With two languages and more budding actors than it knows what to do with, Montreal is an epicenter for the performing arts. Just look at our festivals for proof! There are theatres for kids, for avant-garde performance, for Shakespearian classics and for crazy fun romps, in English, French and everything in between. Take your pick!
Segal Centre for Performing Arts: This large centre in Côte-des-Neiges dedicated to theatre, film and other such arts specializes in family-friendly fare and has a famous Yiddish theatre program. The building that houses it was designed by Phyllis Lambert. 5170 Côte-Ste-Catherine, 514-739-7944
Good eats nearby: Grab dinner before the show at the nearby Dev, a delicious South Indian restaurant known for its spiced corn bread served with saag.
MainLine Theatre: The grungy loft vibe of the MainLine only adds to its sense of free-flowing creativity. HQ to the Montreal Fringe Festival, this is where you’ll find new productions and experimental performance projects with fun on the brain. 3997 St-Laurent, 514-849-3378
Good eats nearby: This part of the Main is replete with restos, but most notably near is Schwatrz’s – get a good greasy smoked meat sandwich before the show.
Centaur Theatre: This pre-eminent English theatre in the city puts on innovative productions both local and international, for adults and, occasionally, for kids. They’re also specialists at translating Quebec playwrights’work into English. 453 St-François-Xavier, 514-288-3161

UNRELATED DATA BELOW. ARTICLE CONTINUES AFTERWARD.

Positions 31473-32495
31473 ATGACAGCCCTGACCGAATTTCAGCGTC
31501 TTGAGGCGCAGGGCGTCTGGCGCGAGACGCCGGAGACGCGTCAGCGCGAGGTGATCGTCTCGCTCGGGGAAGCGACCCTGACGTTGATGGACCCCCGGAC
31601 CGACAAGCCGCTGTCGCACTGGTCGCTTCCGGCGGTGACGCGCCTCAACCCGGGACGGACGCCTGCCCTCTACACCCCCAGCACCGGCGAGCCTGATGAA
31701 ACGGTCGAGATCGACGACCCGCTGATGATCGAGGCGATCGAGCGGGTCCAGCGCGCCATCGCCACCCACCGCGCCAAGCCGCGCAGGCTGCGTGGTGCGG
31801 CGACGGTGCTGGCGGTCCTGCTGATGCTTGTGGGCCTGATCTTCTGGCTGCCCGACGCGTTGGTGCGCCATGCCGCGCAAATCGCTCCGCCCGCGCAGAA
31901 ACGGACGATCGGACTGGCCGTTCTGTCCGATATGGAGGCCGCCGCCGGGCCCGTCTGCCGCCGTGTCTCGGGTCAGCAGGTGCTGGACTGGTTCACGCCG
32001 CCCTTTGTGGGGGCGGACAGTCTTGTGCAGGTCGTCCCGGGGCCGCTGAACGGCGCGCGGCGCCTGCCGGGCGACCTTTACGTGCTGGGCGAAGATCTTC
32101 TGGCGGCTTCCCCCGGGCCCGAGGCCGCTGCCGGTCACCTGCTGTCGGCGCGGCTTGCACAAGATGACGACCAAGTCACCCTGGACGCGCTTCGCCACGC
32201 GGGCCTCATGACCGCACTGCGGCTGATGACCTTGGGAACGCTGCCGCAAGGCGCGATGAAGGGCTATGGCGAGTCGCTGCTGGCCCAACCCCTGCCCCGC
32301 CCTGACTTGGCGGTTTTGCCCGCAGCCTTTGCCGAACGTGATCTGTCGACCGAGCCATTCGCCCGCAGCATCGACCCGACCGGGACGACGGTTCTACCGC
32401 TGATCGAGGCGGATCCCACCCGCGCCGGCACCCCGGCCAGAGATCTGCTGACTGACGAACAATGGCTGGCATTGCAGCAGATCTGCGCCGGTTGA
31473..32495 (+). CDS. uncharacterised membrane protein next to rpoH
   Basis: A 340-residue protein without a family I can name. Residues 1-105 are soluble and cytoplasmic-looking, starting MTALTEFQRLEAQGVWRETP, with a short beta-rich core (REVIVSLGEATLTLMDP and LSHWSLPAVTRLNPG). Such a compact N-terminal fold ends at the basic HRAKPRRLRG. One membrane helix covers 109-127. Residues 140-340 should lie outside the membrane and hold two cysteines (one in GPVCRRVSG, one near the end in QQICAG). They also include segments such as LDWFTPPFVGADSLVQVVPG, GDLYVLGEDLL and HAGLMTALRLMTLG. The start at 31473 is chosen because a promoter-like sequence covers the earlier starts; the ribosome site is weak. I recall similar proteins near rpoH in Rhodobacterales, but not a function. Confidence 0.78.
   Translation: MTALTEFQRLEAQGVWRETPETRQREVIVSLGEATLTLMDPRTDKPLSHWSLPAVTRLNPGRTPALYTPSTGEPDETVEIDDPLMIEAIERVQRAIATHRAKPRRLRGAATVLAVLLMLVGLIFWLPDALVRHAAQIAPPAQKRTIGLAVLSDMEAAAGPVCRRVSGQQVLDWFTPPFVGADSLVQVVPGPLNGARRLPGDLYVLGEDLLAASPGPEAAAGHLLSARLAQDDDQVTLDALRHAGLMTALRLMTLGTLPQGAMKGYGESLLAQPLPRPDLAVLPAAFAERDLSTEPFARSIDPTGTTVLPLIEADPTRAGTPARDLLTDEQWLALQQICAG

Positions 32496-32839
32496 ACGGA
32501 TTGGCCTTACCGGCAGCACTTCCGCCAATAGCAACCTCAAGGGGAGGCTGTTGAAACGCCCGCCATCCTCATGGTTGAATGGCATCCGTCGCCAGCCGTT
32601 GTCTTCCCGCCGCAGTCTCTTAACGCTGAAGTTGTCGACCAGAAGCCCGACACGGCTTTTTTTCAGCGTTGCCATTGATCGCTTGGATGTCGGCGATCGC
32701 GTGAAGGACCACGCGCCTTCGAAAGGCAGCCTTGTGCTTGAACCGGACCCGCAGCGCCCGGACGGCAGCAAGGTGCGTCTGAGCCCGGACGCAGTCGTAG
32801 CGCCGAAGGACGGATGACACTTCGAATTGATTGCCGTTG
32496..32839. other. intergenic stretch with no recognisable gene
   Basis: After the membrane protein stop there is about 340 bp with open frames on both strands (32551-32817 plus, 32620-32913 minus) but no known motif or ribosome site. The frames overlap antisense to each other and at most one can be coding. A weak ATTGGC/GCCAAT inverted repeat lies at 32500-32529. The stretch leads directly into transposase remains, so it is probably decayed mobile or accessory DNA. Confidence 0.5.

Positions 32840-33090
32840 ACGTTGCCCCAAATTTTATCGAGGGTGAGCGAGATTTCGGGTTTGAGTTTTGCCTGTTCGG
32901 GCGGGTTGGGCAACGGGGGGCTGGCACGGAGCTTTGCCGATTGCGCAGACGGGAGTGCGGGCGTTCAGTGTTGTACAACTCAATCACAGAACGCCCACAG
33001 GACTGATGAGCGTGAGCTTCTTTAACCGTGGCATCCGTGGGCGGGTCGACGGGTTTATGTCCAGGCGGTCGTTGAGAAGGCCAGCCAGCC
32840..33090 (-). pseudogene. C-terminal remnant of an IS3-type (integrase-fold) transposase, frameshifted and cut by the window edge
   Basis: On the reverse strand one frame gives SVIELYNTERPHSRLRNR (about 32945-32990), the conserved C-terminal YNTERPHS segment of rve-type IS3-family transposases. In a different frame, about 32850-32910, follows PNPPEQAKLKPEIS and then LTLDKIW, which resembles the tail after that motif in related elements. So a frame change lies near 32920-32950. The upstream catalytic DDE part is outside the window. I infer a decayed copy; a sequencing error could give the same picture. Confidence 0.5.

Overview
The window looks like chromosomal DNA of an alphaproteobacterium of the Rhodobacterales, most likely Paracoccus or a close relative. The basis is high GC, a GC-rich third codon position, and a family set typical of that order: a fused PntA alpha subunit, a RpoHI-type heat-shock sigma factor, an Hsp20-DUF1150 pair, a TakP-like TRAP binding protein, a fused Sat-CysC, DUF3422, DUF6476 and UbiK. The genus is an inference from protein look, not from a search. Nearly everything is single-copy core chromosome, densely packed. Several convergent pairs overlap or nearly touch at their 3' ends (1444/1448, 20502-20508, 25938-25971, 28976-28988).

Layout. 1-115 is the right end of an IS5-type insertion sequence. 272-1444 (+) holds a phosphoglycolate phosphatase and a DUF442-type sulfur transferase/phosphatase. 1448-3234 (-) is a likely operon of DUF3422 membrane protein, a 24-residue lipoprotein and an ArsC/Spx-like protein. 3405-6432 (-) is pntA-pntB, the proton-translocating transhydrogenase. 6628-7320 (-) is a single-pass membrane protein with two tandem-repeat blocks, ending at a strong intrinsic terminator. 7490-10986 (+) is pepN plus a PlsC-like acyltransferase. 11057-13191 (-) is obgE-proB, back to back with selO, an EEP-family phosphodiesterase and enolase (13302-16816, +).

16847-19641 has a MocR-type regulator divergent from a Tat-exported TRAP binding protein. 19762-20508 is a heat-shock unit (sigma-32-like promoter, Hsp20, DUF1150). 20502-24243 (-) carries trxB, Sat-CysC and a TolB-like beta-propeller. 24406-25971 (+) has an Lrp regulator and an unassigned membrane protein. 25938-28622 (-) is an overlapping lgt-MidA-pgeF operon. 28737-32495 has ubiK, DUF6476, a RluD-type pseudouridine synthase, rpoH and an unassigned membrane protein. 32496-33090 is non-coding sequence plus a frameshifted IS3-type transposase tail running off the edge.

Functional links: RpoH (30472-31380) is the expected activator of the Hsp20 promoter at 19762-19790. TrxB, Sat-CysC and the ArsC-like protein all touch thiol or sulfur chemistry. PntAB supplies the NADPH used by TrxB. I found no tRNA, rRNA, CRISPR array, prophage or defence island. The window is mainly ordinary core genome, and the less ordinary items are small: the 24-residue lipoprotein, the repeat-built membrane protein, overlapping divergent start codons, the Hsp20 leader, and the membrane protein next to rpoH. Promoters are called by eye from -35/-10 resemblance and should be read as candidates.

Geordie Theatre: This children’s theatre puts on productions that will entertain the whole family both in its space on the Plateau and for the road – the touring team travels over 20,000 miles every year! Geordie also has a theatre school for ages 6 to 17. 4001 Berri, suite 103, 514-845-9810
Good eats nearby: A few blocks away on St-Denis, take in some classic French bistro fare at the classic and chic L’Express – but reserve first!
Repercussion Theatre: This migratory theatre hibernates (sorry for the mixed metaphors) in the winter and revives in the summer to grace the city’s public parks with free performances of Shakespeare’s great works. Productions are shown in a different park each summer, so follow their site to find out which.
Good eats nearby: Pick up a picnic!
Théâtre Ste-Catherine: This small, multi-faceted, performance-based arts centre in the Gay Village puts on local shows, plays, performances, comedy acts, improv sessions, musical performances, film screenings and more, most days of the week. 264 Ste-Catherine E., 514-284-3939